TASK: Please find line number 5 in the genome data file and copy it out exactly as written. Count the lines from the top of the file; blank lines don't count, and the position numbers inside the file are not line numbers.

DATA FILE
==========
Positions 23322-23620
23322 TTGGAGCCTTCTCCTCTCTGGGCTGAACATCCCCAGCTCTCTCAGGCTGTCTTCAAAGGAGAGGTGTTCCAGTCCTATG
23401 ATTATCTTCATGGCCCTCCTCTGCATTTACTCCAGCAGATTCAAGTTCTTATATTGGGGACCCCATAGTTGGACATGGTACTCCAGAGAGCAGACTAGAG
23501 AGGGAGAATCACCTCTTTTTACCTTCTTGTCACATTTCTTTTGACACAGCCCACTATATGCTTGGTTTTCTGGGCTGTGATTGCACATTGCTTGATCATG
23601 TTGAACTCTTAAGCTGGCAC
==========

23601 TTGAACTCTTAAGCTGGCAC